When I teach or lead seminars for members of the Jewish Communal Service, and when introduced by name and professional background, the first question I am always asked is that I started out . . . where?
One would not consider Lewiston-Auburn, Maine, a traditional starting off point for someone who has chosen to work in the Jewish Community.
But, for me, a guy from the Bronx, there could not have been a better place to begin my 40-year odyssey.
So, as the song says, "let’s start at the very beginning."
Just over 40 years ago, in February 1972, I completed four years in the U.S. Army. After graduating Officer Candidate School in Fort Benning, Ga., I served two years in Germany and six months in Vietnam (this was supposed to be a 12-month tour and was cut short by President Richard Nixon, but that is another story).
It was during my tour in Augsburg, Germany, from 1968-70 (during which time our first son was born, his bris was the first in that city since the Holocaust), I decided to work in the "Jewish" world, but was not sure in which area.
Upon discharge from the military I applied for the position of assistant executive director at Temple Emanuel in New York City. There was a pretty strong chance that I was to be offered that position.
Then fate hit.
During the Passover holiday in April of 1972, a friend of a cousin suggested that I might find becoming a member of the Jewish Communal Service much more satisfying.
A member of the JCS usually works in organizations such as the Jewish Community Center, Jewish Federation, or Jewish Family Service. In most cases these professionals have social work, communal organization, or community nonprofit education and training. I had none of these.
Just to scratch the itch, I went for an interview with the Jewish Welfare Board, the national JCC umbrella organization. Based on my lack of education, training and experience, I had very low expectations. At best, I thought I might be offered a fourth level (or lower) position in a major city institution.
Then fate hit again.
The staff person who interviewed me suggested that there was one very small Jewish community that might be interested in someone with my background — or lack thereof — to head the local JCC and Jewish Federation.
So, late that April, my wife and I drove to Lewiston-Auburn, the last hour or so during a blinding snowstorm.
The two days we spent in the Twin Cities changed our lives and put me on a career path that could not have been more satisfying.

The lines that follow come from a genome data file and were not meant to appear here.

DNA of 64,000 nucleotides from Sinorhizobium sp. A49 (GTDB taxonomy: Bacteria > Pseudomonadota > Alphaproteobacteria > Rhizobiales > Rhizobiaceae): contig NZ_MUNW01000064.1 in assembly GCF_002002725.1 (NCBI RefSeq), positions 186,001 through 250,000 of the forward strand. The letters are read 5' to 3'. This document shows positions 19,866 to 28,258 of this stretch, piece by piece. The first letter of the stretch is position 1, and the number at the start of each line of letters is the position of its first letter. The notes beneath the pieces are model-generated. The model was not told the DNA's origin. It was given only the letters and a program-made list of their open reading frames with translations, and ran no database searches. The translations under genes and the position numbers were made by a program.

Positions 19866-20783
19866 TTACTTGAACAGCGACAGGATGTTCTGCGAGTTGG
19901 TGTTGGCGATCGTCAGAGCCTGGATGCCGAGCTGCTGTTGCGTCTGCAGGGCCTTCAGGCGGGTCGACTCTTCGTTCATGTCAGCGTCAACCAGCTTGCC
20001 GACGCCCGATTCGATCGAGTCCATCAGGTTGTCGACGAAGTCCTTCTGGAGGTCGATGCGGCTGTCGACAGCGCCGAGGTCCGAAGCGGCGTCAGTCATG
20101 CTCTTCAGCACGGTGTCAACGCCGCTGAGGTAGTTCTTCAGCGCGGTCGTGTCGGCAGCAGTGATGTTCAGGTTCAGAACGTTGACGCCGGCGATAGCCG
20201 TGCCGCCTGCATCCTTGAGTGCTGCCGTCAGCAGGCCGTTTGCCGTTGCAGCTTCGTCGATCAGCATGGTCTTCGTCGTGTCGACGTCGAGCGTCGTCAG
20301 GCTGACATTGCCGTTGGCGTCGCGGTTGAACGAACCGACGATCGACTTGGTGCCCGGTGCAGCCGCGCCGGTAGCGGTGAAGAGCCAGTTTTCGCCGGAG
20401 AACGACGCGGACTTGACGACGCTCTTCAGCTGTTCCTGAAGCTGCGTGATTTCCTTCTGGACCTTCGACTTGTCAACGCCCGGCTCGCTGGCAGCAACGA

We met with Jackie and Burton Wilner, Marcia and Irving Bell, Norman Izenstatt, Rabbi David Berent, and had a unique interview (an understatement) with Betty and Julie Wise in his hospital room (Julie was recovering from minor surgery).
The position was offered and accepted. I began work soon after and showed up for my first day not having the slightest idea of what I should be doing.
The leadership taught me, the national organizations taught me, and the first step of my life as a member of the JCS was taken. And what a great step it was.
I cannot say that I learned all that there was to know, but I certainly received one of the best educations one could get. The L-A Jewish Community is strong, committed, friendly, vibrant and generous. One could not have asked for anything more.
The four and a half years spent in L-A were not only wonderful career wise, but our two younger sons were born there and we made some life-long friends.
In 1976 we were recruited by the Orlando Jewish Community and left in late December (during a snowstorm) arriving in Orlando on Jan. 2 to 70 degree weather.
I spent seven years there as the executive of the JCC and Jewish Federation and, in 1984, moved to New York City where, during an 18-year period, I held senior positions with CLAL, JNF and the Hebrew University of Jerusalem.
In 2002 we decided to punish our three "boys," all of whom had moved out west, and followed them. We now live in Los Angeles where, since that move, I serve as the national director of Major Gifts and the director of the Western Region of the American Committee for Shaare Zedek Medical Center in Jerusalem, a 740-bed internationally famous medical center in the heart of Jerusalem.
A wonderful, successful, and most satisfying 40 year odyssey. All because of Lewiston-Auburn.
Editor's note: May is Jewish American Heritage Month, so-designated by President George W. Bush in 2006. For more information, go to www.jewishheritagemonth.gov